Irradiance, photosynthesis and elevated pCO2 effects on net calcification in tropical reef macroalgae

Highlights

  • Most species from high-light environments are not able to calcifying under OA at night
  • Low-light species may be more susceptible to OA compared to high-light
  • Some species exhibit light-triggered calcification independent of photosystem II
  • Photosystem II independent calcification not sustained under OA

Abstract


Calcifying tropical macroalgae produce sediment, build three-dimensional habitats, and provide substrate for invertebrate larvae on reefs. Thus, lower calcification rates under declining pH and increasing ocean pCO2, or ocean acidification, is a concern. In the present study, calcification rates were examined experimentally under predicted end-of-the-century seawater pCO2 (1116 μatm) and pH (7.67) compared to ambient controls (pCO2 409 μatm; pH 8.04). Nine reef macroalgae with diverse calcification locations, calcium carbonate structure, photophysiology, and site-specific irradiance were examined under light and dark conditions. Species included five from a high light patch reef on the Florida Keys Reef Tract (FKRT) and four species from low light reef walls on Little Cayman Island (LCI). Experiments on FKRT and LCI species were conducted at 500 and 50 μmol photons m−2 s−1 in situ irradiance, respectively. Calcification rates independent of photosystem-II (PSII) were also investigated for FKRT species. The most consistent negative effect of elevated pCO2 on calcification rates in the tropical macroalgae examined occurred in the dark. Most species (89%) had net calcification rates of zero or net dissolution in the dark at low pH. Species from the FKRT that sustained positive net calcification rates in the light at low pH also maintained ~30% of their net calcification rates without PSII at ambient pH. However, calcification rates in the light independent of PSII were not sustained at low pH. Regardless of these low pH effects, most FKRT species daily net calcification rates, integrating light/dark rates over a 24h period, were not significantly different between low and ambient pH. This was due to a 10-fold lower dark, compared to light, calcification rate, and a strong correspondence between calcification and photosynthetic rates. Interestingly, low-light species sustained calcification rates on par with high-light species without high rates of photosynthesis. Low-light species’ morphology and physiology that promote high calcification rates at ambient pH, may increase their vulnerability to low pH. Our data indicate that the negative effect of elevated pCO2 and low pH on tropical macroalgae at the organismal level is their impact on dark net calcification, probably enhanced dissolution. However, elevated pCO2 and low pH effects on macroalgae daily calcification rates are greatest in species with lower net calcification rates in the light. Thus, macroalgae able to maintain high calcification rates in the light (high and low irradiance) at low pH, and/or sustain strong biotic control with high [H+] in the bulk seawater, are expected to dominate under global change.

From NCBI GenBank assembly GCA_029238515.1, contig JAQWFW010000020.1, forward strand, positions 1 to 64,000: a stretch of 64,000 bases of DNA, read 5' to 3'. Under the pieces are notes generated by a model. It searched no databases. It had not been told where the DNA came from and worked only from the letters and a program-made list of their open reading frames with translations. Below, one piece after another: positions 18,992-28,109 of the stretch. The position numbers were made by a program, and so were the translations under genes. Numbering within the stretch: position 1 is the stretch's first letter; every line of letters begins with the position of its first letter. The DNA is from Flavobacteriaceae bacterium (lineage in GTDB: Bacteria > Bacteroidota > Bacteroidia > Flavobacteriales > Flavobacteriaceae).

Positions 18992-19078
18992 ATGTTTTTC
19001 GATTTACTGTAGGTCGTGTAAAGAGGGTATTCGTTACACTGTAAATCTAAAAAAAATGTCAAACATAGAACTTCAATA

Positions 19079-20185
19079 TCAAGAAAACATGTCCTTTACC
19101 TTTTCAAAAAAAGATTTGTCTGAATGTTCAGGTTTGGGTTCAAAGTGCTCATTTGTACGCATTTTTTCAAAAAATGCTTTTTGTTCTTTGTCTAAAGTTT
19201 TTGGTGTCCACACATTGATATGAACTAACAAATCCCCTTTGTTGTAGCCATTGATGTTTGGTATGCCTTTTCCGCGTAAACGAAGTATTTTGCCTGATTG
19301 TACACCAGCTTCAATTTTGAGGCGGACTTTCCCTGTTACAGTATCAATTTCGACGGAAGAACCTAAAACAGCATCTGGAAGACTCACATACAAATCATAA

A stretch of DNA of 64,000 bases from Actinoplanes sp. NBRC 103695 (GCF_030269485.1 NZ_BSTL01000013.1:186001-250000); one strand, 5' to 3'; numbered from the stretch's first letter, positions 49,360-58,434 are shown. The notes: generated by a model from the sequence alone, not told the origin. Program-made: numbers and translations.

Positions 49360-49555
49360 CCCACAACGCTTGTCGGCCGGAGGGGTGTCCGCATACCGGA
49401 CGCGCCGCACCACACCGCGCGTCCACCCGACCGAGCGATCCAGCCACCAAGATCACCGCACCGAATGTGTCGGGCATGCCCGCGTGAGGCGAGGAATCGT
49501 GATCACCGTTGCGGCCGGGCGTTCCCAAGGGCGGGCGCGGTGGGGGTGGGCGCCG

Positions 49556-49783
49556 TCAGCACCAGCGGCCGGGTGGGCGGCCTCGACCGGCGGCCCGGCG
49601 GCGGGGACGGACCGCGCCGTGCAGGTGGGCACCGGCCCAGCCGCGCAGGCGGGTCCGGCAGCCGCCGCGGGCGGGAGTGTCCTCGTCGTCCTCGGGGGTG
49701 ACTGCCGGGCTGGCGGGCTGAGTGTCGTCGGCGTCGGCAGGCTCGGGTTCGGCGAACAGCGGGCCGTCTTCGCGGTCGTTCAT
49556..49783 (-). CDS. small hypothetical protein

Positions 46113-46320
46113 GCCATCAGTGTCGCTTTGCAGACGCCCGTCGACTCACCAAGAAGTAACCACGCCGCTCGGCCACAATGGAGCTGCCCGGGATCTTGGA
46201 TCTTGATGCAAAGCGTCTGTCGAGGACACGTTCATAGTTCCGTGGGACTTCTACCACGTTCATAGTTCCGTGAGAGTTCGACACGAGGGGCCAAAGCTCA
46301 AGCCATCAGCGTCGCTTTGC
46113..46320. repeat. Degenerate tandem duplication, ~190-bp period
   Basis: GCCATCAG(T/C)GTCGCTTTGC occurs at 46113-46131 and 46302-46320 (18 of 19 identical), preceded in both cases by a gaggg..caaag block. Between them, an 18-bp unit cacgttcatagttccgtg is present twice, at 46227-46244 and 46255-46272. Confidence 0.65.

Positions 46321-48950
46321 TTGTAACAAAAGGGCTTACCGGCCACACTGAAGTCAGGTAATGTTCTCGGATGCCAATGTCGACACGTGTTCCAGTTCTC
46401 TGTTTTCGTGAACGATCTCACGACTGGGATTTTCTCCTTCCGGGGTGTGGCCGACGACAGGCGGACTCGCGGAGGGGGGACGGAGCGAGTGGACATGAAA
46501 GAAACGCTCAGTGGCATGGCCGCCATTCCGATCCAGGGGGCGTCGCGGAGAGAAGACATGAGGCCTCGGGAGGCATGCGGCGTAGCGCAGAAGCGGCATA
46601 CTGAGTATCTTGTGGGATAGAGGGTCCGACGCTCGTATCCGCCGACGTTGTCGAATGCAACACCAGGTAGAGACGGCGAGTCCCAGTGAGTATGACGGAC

McNicholl C. & Koch M. S., 2021. Irradiance, photosynthesis and elevated pCO2 effects on net calcification in tropical reef macroalgae. Journal of Experimental Marine Biology and Ecology 535: 151489. doi: 10.1016/j.jembe.2020.151489. Article (subscription required).

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